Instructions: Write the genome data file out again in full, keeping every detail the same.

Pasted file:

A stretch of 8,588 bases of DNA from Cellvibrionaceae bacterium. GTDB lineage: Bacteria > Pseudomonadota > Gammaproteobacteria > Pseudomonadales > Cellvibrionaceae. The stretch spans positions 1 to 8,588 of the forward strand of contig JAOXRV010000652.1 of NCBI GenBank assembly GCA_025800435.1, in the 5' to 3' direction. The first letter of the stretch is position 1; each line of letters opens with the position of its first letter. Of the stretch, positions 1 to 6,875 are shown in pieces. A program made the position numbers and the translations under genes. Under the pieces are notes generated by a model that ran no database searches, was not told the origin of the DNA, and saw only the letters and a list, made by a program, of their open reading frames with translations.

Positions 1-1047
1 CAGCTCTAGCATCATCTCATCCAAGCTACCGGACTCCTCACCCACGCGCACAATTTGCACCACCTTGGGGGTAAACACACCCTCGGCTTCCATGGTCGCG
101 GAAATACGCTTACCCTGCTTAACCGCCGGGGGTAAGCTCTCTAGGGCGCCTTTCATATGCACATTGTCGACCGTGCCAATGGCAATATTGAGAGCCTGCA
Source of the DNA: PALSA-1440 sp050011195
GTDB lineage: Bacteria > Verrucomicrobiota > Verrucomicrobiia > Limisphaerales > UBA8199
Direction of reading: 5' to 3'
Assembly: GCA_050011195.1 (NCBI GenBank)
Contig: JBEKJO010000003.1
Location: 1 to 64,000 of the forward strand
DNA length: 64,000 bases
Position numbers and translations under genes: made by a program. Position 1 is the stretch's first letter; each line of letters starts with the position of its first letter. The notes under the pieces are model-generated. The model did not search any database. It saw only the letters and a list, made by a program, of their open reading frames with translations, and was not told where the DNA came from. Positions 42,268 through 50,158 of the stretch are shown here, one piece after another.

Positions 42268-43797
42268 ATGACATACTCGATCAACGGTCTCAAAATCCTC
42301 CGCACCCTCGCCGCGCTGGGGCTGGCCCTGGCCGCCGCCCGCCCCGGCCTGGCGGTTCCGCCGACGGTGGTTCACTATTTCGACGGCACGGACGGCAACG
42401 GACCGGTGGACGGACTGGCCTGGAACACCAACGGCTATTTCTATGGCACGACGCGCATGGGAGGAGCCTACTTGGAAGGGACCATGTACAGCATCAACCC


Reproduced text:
A stretch of 8,588 bases of DNA from Cellvibrionaceae bacterium. GTDB lineage: Bacteria > Pseudomonadota > Gammaproteobacteria > Pseudomonadales > Cellvibrionaceae. The stretch spans positions 1 to 8,588 of the forward strand of contig JAOXRV010000652.1 of NCBI GenBank assembly GCA_025800435.1, in the 5' to 3' direction. The first letter of the stretch is position 1; each line of letters opens with the position of its first letter. Of the stretch, positions 1 to 6,875 are shown in pieces. A program made the position numbers and the translations under genes. Under the pieces are notes generated by a model that ran no database searches, was not told the origin of the DNA, and saw only the letters and a list, made by a program, of their open reading frames with translations.

Positions 1-1047
1 CAGCTCTAGCATCATCTCATCCAAGCTACCGGACTCCTCACCCACGCGCACAATTTGCACCACCTTGGGGGTAAACACACCCTCGGCTTCCATGGTCGCG
101 GAAATACGCTTACCCTGCTTAACCGCCGGGGGTAAGCTCTCTAGGGCGCCTTTCATATGCACATTGTCGACCGTGCCAATGGCAATATTGAGAGCCTGCA
Source of the DNA: PALSA-1440 sp050011195
GTDB lineage: Bacteria > Verrucomicrobiota > Verrucomicrobiia > Limisphaerales > UBA8199
Direction of reading: 5' to 3'
Assembly: GCA_050011195.1 (NCBI GenBank)
Contig: JBEKJO010000003.1
Location: 1 to 64,000 of the forward strand
DNA length: 64,000 bases
Position numbers and translations under genes: made by a program. Position 1 is the stretch's first letter; each line of letters starts with the position of its first letter. The notes under the pieces are model-generated. The model did not search any database. It saw only the letters and a list, made by a program, of their open reading frames with translations, and was not told where the DNA came from. Positions 42,268 through 50,158 of the stretch are shown here, one piece after another.

Positions 42268-43797
42268 ATGACATACTCGATCAACGGTCTCAAAATCCTC
42301 CGCACCCTCGCCGCGCTGGGGCTGGCCCTGGCCGCCGCCCGCCCCGGCCTGGCGGTTCCGCCGACGGTGGTTCACTATTTCGACGGCACGGACGGCAACG
42401 GACCGGTGGACGGACTGGCCTGGAACACCAACGGCTATTTCTATGGCACGACGCGCATGGGAGGAGCCTACTTGGAAGGGACCATGTACAGCATCAACCC